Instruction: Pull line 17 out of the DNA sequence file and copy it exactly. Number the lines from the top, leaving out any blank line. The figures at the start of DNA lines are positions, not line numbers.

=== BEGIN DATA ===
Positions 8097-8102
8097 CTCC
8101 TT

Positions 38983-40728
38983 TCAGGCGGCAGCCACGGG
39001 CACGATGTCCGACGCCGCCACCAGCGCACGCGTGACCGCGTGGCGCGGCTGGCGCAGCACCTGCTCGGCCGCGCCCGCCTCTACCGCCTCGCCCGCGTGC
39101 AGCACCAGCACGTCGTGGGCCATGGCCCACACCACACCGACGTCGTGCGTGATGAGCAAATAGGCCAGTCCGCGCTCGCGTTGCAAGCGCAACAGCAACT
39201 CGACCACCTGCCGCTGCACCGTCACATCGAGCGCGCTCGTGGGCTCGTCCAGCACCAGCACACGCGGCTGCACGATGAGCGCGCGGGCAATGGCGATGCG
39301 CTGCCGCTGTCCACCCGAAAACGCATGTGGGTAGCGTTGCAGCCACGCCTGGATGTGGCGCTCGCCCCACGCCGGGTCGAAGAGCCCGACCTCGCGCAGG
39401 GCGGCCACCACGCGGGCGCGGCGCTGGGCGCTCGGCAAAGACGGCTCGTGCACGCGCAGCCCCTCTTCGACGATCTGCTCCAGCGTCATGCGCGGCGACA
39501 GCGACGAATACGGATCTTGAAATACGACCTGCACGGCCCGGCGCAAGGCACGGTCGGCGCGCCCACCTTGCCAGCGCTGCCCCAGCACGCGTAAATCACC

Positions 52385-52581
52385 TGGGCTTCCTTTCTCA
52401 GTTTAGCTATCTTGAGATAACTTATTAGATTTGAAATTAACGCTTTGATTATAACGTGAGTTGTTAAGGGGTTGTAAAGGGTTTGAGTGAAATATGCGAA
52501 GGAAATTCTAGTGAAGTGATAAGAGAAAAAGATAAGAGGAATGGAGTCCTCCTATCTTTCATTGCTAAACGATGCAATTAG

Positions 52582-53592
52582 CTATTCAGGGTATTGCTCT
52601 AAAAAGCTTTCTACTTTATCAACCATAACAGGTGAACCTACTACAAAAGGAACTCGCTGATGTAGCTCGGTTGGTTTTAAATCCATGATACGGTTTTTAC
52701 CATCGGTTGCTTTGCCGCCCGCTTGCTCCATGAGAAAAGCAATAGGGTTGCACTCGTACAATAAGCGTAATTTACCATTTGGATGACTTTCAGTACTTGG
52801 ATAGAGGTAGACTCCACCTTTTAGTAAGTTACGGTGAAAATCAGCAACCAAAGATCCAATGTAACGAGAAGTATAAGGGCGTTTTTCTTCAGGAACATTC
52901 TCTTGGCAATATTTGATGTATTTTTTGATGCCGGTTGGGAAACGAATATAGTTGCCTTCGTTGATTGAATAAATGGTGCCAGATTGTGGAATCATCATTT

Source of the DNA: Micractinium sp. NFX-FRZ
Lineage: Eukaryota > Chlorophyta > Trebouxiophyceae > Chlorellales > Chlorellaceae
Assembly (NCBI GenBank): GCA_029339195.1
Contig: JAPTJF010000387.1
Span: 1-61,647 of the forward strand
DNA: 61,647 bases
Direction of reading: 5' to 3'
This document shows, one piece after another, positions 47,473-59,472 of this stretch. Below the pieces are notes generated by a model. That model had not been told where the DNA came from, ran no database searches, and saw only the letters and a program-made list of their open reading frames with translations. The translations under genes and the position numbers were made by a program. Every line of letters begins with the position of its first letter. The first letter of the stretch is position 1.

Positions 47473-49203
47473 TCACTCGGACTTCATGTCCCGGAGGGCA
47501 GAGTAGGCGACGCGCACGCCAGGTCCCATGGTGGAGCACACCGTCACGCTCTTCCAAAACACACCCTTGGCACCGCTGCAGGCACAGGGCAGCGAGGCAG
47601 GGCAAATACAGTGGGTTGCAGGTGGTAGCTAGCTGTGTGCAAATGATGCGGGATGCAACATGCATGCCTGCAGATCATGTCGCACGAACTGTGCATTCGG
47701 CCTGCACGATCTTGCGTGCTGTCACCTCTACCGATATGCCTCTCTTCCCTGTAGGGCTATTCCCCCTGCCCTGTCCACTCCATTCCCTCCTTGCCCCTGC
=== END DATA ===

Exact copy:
52582 CTATTCAGGGTATTGCTCT